The best place to start is with the history of the New Testament books. Nearly all New Testament commentators agree that Acts was written after Luke's Gospel and by the same anonymous author. So the next step is to establish whether Luke was written no earlier than 70 CE. I believe that this can be established by looking at two of Luke's sources and some archaeological evidence.
Adam Winn (The Purpose of Mark's Gospel, page 1) says there is a high level of consensus among New Testament interpreters in favour of the theory of Markan priority. Some excellent answers to another question, What are the arguments in favor of Markan priority? cover just some of the reasons for this conclusion. Here, I will touch on some of the evidence to show that Luke (in particular) has a literary dependence on Mark, but this can not be exhaustive in this format.
The 'Missing Block' is a substantial section of Mark, comprising a total of 74.5 verses from Mark 6:47 to Mark 8:27a, missing from Luke. This results in the curious conjunction found in Luke 9:18 "And it came to pass as he was alone praying, his disciples were with him: and he asked them ..." These clauses are more meaningful when found in Mark at the start and end of the material missing from Luke.
A technical proof is in the transmision of Markan intercalations, as explained by John Dominic Crossan in The Birth of Christianity, page 106. Simplifying a little, intercalations were a literary device in the form A1-B-A2, which adds emphasis to both event A and event B. Of the nine undisputed Markan intercalations, Matthew retains them five times and Luke does four times, otherwise copying the content but not the structure. It is clear from this that the device moves from Mark to Matthew and to Luke, but not the reverse.
If the priority of Mark is established, the next step is to determine when Mark's Gospel was written. Burton L. Mack says, in Who Wrote the New Testament, page 152, the account in Mark 13:1-12 would not have made sense before the First Roman-Jewish War had run its course and the tragic fate of the city was known - which places the authorship of Mark around 70 CE. This is the consensus of most critical scholars. Then, it would almost certainly have taken at least 10 or 20 years for the first New Testament gospel to circulate and come to the notice of Luke's author.
Steve Mason,in Josephus and the New Testament, chapter 6, examines some striking parallels of structure, aim and vocabulary between Josephus and Luke-Acts. If that is evidence of copying from Josephus to Luke-Acts, then Acts could scarcely have been written before the very end of the first century.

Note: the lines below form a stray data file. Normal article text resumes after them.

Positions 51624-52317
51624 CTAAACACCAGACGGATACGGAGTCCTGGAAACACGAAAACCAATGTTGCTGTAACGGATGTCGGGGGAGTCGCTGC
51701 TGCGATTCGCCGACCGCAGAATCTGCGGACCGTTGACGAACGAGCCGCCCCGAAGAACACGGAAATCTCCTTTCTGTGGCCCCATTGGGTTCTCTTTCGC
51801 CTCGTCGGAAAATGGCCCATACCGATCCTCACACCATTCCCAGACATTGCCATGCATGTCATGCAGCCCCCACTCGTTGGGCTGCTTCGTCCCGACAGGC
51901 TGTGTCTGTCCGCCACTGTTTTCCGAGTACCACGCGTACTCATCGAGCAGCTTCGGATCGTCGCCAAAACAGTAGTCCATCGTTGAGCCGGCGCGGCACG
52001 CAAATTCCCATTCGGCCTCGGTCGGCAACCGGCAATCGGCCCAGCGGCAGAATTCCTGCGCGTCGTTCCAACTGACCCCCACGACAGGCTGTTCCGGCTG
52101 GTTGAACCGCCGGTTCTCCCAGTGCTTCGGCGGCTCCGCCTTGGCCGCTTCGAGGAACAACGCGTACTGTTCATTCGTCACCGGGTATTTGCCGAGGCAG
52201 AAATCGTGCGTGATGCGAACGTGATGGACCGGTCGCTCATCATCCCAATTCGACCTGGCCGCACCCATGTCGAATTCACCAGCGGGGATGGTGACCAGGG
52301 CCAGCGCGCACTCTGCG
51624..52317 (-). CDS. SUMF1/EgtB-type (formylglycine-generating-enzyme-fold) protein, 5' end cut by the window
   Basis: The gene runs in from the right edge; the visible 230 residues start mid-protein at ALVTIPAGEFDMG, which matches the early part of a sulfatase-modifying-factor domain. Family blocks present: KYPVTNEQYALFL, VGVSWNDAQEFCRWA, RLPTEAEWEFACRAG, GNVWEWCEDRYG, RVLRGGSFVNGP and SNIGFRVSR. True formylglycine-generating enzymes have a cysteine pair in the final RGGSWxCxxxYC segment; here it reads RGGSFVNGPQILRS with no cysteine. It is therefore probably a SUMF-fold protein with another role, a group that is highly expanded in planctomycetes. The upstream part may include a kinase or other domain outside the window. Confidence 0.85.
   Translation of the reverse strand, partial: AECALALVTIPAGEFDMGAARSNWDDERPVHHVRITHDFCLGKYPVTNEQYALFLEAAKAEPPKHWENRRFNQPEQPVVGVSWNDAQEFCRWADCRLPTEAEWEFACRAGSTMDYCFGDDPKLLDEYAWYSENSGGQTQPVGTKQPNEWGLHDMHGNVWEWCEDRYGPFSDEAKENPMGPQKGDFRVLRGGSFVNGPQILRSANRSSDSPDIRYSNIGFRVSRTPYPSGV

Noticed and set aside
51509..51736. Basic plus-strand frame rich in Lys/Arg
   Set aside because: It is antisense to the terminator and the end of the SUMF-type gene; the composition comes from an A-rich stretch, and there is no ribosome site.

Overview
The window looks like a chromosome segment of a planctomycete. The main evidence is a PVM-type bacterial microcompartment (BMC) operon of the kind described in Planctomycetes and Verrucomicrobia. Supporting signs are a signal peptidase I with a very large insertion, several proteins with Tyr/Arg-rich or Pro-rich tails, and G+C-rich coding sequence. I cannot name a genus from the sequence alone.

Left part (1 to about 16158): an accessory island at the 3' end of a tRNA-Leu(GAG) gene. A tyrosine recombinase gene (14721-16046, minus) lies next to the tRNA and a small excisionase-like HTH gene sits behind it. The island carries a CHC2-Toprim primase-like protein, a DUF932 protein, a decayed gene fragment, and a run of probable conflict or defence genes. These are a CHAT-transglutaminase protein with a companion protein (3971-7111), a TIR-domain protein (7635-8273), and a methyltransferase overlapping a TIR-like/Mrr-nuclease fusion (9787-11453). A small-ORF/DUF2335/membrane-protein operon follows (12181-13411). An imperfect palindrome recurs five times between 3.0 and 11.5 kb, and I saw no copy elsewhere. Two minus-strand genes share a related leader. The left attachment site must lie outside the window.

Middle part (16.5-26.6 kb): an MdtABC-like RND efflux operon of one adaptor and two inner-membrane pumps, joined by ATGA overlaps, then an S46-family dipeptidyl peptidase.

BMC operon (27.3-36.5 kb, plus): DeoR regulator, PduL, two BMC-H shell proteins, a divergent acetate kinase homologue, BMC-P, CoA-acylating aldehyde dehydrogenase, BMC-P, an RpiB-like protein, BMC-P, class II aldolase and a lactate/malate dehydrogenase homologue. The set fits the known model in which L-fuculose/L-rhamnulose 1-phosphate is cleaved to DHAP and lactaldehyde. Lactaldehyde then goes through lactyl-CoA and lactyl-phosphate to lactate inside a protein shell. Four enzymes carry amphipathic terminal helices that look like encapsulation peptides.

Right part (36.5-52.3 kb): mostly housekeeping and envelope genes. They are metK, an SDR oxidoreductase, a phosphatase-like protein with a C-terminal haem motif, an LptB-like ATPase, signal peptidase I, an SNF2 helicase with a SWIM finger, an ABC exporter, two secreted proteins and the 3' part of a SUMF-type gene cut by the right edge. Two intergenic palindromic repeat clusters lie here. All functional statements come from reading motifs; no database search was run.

Matthew Ryan Hauge (The Biblical Tour of Hell, page 55) says that two recent studies suggest 'Luke' advanced to the early stages of a rhetorical education, which means that he was trained in the art of copying and the complexities of rhetorical composition through mimesis. One way of identifying the existence of copying or imitation is to locate any mimetic flags that may exist. Greek students were taught to insert mimetic flags that could identify their sources, to avoid charges of plagiarism. If present, a mimetic flag will be unusual for that particular genre and context. Some scholars see Luke's introductions (Luke 1:1-3, Acts 1:1), with their dedications to Theophilus, as mimetic flags identifying Josephus as one of his sources. As the only New Testament books to have such a dedication, they are unusual for this genre as well as being unusual for such short works. By comparison, longer works, such of those of Josephus, often mentioned a patron. Josephus dedicated Jewish Antiquities, Life and Against Apion to Epaphroditus. The parallel is particularly evident in Acts which looks back to the first book, much as Josephus looked back to Jewish Antiquities, in Life and Against Apion. Theophilus was a common name that means 'Friend of God', which has a strong resemblance to Epaphroditus, a common name that means 'Touched by Aphrodite'. This may not prove that Luke copied from Josephus, but is strong evidence that this may be the case.